March 9, 1962
49 years ago today my parents stood at the altar of a small church in Atlanta about 1500 feet from where I’m typing right now and said I do to one another and they have, for 49 years. That’s unfathomable, especially in these times when marriage is downplayed and more than half last about the same amount of time as a Presidential term of office.
49 Years. Of everything that I have to be proud of about my parents I think that it’s this thing here. I often asked my parents how they’ve done it for this long. The first response from either of them is the same, they both laugh and they say, “I don’t know”. How does a country boy and a freckle-faced city girl meet up at age 15 or so, spend days “courting” on the porch, attend the same college for a while, then say we’re getting married, and then stay put for good? That’s Disney stuff; it really doesn’t happen does it?
Mom laughs. She says, “When I met your father I thought he was the greatest thing since sliced bread. He was the most handsome boy I had ever seen and I knew I wanted him to be my boyfriend, and then I knew I wanted him to be my husband.”
Dad smiles and shrugs and succinctly (as always) says, “You just know who you love I guess.”
49 years. Longer than that if you want to tack on the years that they held hands down the halls, went to school dances and football games at old Howard High School and Clark College. They are the anomaly that is not seen, especially in “The Community” and if they are seen they are overshadowed and ignored due to modern day relationship drama, issues, and nonsense.
“Relationships are work. No one wants to work at it anymore. They’d rather complain and then leave it alone when the 1st or 2nd fix doesn’t work.” That’s what Dad said to me one day when we were standing in the kitchen having one of our many man to man talks in the kitchen over a turkey sandwich. “Part of the problem is people getting involved with any ol’ body, you get the right woman and you’ll be willing to work through the problems. You get with somebody just because, though, you’ll just throw her back like a fish you caught that was too small.” Then he chuckled and ate a few potato chips.
“It ain’t like I haven’t wanted to throw him off the deck in the back yard.” Mom told me that one day when I was in her sewing room. She was hard at work with another one of her seamstress masterpieces and entertaining me with tales of her relationship with Dad. “He’s stubborn and he won’t talk for nothing sometimes, he just gets on my nerves. But then I look at him and I see that boy walking down the hall at school or coming up my Daddy’s front steps and I can’t help but love him all over again.” She smiles at a memory in her head and then continues to work her magic with the sewing machine.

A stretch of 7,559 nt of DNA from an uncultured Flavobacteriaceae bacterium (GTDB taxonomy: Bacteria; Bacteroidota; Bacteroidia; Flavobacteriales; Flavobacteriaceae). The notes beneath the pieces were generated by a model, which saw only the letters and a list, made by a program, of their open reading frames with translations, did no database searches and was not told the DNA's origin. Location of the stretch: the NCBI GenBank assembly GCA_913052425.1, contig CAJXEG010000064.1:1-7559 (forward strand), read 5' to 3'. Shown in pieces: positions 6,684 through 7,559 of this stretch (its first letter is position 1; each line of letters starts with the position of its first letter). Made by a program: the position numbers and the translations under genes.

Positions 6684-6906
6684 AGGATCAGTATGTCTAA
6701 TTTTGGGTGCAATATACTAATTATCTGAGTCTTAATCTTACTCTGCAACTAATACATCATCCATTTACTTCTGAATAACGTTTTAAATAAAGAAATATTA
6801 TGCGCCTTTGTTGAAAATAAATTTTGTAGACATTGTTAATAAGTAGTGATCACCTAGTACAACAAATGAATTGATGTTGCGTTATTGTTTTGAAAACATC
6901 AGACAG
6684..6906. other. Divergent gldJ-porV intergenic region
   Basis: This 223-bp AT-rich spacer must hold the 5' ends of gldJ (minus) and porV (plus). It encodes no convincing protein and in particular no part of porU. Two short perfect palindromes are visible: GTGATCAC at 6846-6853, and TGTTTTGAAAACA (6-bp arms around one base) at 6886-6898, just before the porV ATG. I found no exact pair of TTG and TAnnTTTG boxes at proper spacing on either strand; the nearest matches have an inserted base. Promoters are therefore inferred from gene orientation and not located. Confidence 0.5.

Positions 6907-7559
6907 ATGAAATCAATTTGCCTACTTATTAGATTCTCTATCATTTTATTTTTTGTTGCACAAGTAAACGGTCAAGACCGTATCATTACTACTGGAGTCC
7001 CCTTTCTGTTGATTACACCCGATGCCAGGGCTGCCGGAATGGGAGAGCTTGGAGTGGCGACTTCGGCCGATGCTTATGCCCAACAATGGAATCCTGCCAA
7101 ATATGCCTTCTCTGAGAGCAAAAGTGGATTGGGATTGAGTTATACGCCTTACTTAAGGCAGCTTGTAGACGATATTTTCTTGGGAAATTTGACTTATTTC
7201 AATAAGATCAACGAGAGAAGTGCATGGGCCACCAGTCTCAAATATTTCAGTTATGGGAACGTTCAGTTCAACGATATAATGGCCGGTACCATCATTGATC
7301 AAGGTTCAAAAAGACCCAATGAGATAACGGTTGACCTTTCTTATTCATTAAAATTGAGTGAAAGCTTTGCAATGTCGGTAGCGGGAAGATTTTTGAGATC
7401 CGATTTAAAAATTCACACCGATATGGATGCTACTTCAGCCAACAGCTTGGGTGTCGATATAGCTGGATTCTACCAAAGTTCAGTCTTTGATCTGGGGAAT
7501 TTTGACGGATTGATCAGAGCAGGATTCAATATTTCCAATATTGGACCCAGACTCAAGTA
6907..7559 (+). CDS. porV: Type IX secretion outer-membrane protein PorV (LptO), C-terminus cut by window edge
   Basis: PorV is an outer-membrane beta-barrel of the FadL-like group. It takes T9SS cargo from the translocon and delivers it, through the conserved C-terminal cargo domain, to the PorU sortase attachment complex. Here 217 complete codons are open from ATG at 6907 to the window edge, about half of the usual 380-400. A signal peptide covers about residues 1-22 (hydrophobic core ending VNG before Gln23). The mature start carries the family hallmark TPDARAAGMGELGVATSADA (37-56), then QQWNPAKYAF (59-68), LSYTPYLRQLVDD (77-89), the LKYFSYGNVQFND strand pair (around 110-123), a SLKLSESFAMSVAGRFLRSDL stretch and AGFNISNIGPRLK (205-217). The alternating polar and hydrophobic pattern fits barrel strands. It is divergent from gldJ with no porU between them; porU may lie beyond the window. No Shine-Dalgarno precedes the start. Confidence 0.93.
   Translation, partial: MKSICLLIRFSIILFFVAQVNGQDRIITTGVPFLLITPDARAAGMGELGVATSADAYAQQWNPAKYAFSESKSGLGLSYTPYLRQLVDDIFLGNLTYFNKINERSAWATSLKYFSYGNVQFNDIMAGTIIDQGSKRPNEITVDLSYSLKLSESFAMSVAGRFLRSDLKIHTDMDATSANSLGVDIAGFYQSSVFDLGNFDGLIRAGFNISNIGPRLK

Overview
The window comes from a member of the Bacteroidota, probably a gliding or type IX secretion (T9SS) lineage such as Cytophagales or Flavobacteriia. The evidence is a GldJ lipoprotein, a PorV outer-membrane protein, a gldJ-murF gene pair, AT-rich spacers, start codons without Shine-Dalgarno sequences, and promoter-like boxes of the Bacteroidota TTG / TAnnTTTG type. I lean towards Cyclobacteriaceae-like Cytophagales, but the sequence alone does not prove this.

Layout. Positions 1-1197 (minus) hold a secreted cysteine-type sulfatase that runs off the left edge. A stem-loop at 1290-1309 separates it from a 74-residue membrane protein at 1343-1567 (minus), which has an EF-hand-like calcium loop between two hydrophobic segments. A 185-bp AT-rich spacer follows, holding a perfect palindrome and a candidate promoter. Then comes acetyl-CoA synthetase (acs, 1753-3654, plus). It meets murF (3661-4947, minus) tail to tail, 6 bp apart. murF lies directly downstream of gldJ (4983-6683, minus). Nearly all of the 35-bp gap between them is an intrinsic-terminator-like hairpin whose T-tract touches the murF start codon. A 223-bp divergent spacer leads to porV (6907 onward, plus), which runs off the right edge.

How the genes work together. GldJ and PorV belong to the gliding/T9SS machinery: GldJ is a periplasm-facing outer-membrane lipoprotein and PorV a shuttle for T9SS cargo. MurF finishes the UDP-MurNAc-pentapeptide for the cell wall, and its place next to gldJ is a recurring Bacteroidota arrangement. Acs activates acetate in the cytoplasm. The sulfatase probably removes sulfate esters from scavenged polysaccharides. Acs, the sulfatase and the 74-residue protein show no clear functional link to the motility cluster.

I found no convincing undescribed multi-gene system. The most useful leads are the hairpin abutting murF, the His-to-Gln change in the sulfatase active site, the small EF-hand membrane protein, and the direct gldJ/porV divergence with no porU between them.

49 years. That’s 17,897 days of waking up to the same face to smile at, set of eyes to look at, and pair of arms to have around you. 49 years. That’s 2,556 weeks of decisions to make, children to raise, and conflicts to resolve. 49 years. That’s 429,240 hours to love, honor and cherish ‘til death do us part. That’s a long time, that’s a commitment, and an accomplishment worth praising but, man, it’s still hard to even think of a relationship that long and still, here they are. Same as they ever were, the soft spoken country boy and the city girl still adorned with the freckles.
“Hmm, 49 years. That’s just too long to be with any one person, huh? We ought to just break up on general principle?”
That was my Mother talking last night while I was hooking up the new Zuma/Solitaire Machine (a.k.a. Computer) that my Dad bought her as a wedding anniversary gift. Dad was sitting in his comfy chair eyes closed and hands folded on his belly; he answered with a deep grumbling sound that was a mixture of “I don’t know” and “Really, woman, are you serious?”
She was fiddling with the owner’s manual of the new computer flipping the pages and reading nothing in particular; without looking up at him she noted aloud, “I’ve carried your name more than twice as long as I carried my father’s. People don’t do that anymore, huh?” to which Dad simply replied…
“Nope.” Then he reclined in his chair eyes still closed and gave a pleasant sigh that sounded like it was spangled with a little pride.
Mom looked over at him, smiled, and said, “No, I guess they don’t. But we do!”
So if you’re out there and you tire of the ranting of the day regarding what men and women won’t do, take a minute and look at an example of what a loving couple can do, with a little effort and a lot of love. Thanks Mom and Dad, you guys are the best!
~thanks for reading
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